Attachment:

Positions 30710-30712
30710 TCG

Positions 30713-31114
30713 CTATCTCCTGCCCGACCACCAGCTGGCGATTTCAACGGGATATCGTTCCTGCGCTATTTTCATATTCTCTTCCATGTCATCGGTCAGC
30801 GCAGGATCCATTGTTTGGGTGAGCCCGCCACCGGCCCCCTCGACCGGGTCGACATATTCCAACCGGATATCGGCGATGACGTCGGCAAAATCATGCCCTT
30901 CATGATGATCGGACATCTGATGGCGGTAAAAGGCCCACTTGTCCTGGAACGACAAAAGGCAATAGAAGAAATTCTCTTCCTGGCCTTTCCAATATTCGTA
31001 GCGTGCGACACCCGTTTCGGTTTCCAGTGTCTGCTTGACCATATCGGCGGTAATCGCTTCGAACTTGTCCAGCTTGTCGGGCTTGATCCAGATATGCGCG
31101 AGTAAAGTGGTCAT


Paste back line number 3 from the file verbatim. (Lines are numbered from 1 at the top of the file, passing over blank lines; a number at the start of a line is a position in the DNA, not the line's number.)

Positions 30713-31114